Yada Yada on first listen seems like a slight loss of momentum when compared to the rest of the tracks on the album, but still a very pleasant display of Paak’s rapping and soulful ethos and feeds nicely into King James the album’s lead single. The song is a shout out to Lebron James’ (and other outspoken activists like Colin Kaepernick) efforts in the battle for race equality. He touches on police brutality and of course The Donald. A heavy and important message, which Paak packages in a beautiful and catchy beat to make a tough pill easier to swallow.
Chosen One is the least exciting track on the album (in my humble opinion), lacking some of the drug-like addictiveness of some of the other dance-ier and more upbeat numbers, but there is something to be said about Sonyae Elise’s contribution and the song’s message: we should indeed be “loving each other crazy”.
The minor dip in excitement is restored with Jet Black, where Paak tells the story of an almost dreamlike woman with (you guessed it) jet black hair, who buys her own drinks and has an “ass that’s just unfair” (I must admit this is a dream I am fortunate enough to be familiar with). Another example of a song perfectly suited for Paak in both lyrics and sound. Twilight is yet another demonstration of Paak’s unique voice (which is on display much more in this album than it was on Oxnard) paired perfectly with some catchy horns. Paak’s neo-soul really is back in full force.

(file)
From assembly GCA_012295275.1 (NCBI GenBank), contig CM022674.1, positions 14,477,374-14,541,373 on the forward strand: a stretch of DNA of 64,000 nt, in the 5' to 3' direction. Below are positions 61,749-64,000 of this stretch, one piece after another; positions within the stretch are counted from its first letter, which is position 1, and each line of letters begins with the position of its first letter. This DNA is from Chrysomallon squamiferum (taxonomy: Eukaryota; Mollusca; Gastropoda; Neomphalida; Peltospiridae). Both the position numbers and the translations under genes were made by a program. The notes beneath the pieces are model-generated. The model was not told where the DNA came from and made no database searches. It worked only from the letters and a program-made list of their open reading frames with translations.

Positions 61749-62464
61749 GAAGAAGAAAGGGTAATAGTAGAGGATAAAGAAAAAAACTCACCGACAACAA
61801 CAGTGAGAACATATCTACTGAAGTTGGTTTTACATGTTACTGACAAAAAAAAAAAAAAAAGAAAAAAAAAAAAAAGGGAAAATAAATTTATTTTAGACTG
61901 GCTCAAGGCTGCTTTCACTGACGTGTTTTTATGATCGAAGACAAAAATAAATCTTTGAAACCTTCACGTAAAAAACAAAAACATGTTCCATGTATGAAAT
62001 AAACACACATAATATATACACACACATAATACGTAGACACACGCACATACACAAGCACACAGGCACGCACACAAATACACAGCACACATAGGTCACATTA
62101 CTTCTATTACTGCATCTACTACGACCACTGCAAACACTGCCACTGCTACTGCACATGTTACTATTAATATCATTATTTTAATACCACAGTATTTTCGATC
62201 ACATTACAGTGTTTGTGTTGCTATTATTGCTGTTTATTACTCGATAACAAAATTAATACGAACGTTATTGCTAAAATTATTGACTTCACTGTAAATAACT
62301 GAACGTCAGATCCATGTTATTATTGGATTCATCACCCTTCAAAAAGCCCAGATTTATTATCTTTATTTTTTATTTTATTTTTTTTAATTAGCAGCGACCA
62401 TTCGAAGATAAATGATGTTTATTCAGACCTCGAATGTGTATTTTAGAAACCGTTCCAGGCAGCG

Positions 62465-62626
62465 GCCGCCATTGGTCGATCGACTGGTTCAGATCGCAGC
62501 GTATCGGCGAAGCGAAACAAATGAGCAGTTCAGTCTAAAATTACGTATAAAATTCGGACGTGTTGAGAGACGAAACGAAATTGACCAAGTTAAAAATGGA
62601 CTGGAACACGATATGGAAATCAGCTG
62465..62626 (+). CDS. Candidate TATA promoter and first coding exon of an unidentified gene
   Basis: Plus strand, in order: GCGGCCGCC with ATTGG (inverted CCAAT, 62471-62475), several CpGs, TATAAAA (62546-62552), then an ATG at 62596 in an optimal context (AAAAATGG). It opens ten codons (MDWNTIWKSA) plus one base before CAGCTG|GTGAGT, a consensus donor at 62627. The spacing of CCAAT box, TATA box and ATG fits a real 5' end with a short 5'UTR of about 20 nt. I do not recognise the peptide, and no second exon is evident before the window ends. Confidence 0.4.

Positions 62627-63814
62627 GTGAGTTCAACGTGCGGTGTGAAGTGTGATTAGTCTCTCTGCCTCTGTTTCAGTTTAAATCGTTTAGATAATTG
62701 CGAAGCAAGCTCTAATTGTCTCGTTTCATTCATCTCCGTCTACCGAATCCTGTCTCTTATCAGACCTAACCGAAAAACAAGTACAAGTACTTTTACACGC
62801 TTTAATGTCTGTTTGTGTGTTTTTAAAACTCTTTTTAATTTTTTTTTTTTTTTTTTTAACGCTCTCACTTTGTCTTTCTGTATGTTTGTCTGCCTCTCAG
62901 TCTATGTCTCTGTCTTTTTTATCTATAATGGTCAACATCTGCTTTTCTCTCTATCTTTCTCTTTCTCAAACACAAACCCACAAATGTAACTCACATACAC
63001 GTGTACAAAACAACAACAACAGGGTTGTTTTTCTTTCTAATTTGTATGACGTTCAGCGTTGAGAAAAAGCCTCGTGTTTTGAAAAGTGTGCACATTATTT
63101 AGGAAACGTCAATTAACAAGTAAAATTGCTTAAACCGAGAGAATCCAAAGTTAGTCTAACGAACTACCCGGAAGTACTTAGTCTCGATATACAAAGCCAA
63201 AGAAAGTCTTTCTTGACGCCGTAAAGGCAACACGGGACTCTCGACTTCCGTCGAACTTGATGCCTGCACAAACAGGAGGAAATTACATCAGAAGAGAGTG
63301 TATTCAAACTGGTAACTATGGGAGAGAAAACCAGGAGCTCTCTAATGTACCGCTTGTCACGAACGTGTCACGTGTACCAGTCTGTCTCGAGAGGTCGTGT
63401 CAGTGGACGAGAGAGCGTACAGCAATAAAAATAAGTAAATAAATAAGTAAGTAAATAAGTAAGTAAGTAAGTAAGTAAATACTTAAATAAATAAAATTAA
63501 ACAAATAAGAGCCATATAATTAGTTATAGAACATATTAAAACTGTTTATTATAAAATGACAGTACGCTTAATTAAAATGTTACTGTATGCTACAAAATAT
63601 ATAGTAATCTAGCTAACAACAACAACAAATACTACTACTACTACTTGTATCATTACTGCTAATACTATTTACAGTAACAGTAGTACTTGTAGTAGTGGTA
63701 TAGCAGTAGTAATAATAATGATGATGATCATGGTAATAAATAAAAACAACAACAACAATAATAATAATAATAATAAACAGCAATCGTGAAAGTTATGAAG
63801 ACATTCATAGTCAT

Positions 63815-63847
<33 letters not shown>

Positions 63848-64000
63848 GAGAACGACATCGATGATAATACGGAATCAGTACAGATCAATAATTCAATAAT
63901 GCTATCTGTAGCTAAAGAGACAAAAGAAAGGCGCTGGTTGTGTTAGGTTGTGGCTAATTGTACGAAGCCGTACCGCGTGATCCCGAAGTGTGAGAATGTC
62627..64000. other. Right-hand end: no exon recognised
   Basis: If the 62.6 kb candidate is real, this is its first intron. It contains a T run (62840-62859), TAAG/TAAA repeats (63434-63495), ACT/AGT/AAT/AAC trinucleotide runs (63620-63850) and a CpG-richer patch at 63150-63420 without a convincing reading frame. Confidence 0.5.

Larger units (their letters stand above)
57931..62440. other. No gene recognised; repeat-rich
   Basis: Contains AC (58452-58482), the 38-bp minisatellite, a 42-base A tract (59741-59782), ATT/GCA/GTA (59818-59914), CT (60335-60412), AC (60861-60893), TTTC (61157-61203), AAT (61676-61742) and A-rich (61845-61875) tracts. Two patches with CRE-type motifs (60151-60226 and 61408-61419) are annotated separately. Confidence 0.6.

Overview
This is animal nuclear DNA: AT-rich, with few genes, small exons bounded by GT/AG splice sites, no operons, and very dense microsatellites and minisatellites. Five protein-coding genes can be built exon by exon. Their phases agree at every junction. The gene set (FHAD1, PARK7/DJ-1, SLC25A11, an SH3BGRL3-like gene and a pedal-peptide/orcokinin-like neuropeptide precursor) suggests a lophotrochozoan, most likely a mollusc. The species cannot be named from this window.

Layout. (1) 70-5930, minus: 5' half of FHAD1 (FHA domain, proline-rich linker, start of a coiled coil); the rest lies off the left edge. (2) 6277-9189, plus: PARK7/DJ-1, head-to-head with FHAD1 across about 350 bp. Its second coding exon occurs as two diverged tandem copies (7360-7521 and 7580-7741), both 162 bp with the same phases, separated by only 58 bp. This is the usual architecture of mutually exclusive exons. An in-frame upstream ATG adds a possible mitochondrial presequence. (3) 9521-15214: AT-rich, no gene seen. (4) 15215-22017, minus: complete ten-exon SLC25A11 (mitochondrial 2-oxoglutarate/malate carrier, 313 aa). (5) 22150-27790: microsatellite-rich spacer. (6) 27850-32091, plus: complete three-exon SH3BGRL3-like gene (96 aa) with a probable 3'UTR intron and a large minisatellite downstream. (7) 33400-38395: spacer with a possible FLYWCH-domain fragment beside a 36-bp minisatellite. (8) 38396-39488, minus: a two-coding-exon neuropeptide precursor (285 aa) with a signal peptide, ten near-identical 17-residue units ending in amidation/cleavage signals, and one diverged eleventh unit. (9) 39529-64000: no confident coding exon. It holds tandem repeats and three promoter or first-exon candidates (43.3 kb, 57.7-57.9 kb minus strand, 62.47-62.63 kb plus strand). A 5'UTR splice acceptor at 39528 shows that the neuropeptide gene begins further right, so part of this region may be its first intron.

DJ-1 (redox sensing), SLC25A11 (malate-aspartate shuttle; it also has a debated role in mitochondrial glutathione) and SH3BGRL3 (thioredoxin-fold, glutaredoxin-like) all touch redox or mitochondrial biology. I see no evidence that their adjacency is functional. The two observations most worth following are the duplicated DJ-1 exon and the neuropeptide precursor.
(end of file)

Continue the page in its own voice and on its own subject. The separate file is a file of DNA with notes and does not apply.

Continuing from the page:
The album concludes beautifully with What Can We Do which features the late Nate Dogg (RIP). The song once again captures what a Dre partnership can and should be, making fitting use of some excellent unreleased Nate Dogg sound bites. The perfect bookend to a great work of art.
After listening to Ventura (many, many times) and considering the album’s rapid release, it becomes clear that Paak may not have been completely satisfied with Oxnard. Ventura showcases his ambition to show us all the true potential of his partnership with Dre. A partnership where he is the creative compass steering a much larger ship, one with Dre’s gravitas, experience and vast resources aboard.
Frankly I could not be happier as I do think we live in tough times, and the world needs more romantics. To once again reference my fellow snob John, these are the Demon Days.
I highly recommend everybody give this fantastic album a listen and am looking forward to seeing what Paak graces us with next.
Malibu (and now Ventura) .Paak may not be the Paak that we deserve, but he is certainly the Paak that we need…